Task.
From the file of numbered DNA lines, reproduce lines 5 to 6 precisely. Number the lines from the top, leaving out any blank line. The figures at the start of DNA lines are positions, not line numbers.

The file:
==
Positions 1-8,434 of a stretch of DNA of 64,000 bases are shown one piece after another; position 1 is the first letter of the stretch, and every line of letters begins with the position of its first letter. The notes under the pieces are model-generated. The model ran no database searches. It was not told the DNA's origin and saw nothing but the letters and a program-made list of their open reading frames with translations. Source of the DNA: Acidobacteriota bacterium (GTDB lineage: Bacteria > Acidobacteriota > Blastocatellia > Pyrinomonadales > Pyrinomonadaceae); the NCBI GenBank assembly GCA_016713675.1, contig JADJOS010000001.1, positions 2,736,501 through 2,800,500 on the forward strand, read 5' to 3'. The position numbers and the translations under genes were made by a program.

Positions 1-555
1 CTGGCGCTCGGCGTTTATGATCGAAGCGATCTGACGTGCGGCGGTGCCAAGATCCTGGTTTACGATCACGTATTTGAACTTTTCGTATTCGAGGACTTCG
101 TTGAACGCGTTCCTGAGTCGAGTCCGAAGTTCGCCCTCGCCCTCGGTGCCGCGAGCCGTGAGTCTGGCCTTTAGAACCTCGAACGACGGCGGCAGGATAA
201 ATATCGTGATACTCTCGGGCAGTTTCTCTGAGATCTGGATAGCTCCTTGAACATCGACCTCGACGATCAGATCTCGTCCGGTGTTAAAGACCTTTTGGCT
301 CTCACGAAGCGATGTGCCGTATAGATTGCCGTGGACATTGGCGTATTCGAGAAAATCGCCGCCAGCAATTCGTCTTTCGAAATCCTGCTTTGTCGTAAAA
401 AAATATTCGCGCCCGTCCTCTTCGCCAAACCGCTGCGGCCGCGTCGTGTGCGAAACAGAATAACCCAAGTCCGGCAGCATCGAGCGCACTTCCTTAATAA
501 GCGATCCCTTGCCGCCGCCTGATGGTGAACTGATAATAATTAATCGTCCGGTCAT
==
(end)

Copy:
201 ATATCGTGATACTCTCGGGCAGTTTCTCTGAGATCTGGATAGCTCCTTGAACATCGACCTCGACGATCAGATCTCGTCCGGTGTTAAAGACCTTTTGGCT
301 CTCACGAAGCGATGTGCCGTATAGATTGCCGTGGACATTGGCGTATTCGAGAAAATCGCCGCCAGCAATTCGTCTTTCGAAATCCTGCTTTGTCGTAAAA